The nonsmoking claimant worked in the defendant’s building from 1983 to 1987 and then moved to a new building., having suffered from nasal swelling, coughing and tightening and pain in her chest, caused by exposure to secondhand smoke. Since moving into the new building, she still had problems with smoke. In August, 1990, smoking by her colleagues was confined to a smoking area; she felt much better but became more sensitive to perfume and lotion smells. An arbitrator denied workers’ compensation benefits for Stanton, finding that the risk of exposure to perfume and various other odors was not particular to her employment and that her employment did not increase the risk of such exposure. The Commission affirmed and adopted the decision of the arbitrator. See “Commission Denied Benefits to Claimant Who Alleged She Suffered Disability Due to Exposure to Second-hand Smoke,” Illinois Workers’ Compensation Law Bulletin, February 2, 1998.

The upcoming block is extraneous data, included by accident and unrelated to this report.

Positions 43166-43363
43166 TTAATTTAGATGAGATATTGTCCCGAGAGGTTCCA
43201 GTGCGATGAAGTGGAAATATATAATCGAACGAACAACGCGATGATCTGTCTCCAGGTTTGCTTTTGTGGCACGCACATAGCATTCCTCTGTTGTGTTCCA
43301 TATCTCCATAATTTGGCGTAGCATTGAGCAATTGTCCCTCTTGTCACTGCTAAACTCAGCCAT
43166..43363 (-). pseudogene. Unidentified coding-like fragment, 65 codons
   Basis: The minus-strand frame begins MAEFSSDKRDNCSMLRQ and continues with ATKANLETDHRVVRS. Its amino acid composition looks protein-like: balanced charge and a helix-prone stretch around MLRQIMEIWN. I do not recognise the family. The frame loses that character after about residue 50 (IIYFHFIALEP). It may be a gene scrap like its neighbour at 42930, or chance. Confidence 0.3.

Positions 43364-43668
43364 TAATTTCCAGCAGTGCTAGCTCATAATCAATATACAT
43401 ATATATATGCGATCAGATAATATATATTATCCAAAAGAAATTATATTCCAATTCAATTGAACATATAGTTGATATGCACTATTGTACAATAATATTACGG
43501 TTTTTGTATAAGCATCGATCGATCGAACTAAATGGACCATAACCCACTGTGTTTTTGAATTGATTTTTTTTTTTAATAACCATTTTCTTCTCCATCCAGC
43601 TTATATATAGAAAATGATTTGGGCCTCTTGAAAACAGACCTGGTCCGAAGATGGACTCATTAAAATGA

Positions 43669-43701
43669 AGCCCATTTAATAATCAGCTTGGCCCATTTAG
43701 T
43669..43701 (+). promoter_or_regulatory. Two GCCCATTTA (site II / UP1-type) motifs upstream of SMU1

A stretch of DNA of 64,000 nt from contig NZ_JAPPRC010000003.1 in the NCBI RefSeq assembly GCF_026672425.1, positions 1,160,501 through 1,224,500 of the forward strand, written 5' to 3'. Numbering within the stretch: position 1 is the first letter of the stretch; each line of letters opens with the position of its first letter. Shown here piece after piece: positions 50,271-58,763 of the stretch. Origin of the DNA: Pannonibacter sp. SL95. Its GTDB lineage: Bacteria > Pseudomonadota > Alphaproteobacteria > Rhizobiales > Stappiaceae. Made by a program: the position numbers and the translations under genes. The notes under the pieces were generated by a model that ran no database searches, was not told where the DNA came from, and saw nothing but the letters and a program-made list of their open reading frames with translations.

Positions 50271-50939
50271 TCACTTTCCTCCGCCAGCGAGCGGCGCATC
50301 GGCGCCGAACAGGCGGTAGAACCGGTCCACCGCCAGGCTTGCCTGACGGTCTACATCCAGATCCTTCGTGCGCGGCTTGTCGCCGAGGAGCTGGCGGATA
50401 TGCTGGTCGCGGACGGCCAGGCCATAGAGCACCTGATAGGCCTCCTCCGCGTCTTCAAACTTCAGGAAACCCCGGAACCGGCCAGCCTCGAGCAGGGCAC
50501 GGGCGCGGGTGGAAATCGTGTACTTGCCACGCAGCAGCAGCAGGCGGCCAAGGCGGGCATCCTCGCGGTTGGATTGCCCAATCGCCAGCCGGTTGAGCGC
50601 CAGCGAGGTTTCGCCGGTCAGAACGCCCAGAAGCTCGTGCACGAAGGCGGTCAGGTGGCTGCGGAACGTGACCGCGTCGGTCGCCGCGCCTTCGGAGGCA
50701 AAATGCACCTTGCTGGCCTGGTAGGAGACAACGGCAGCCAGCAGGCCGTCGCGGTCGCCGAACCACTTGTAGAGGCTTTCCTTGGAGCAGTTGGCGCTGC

Ill. Ind. Com., Nos. 94 WC 45643, 97 IIC 2054 (1997).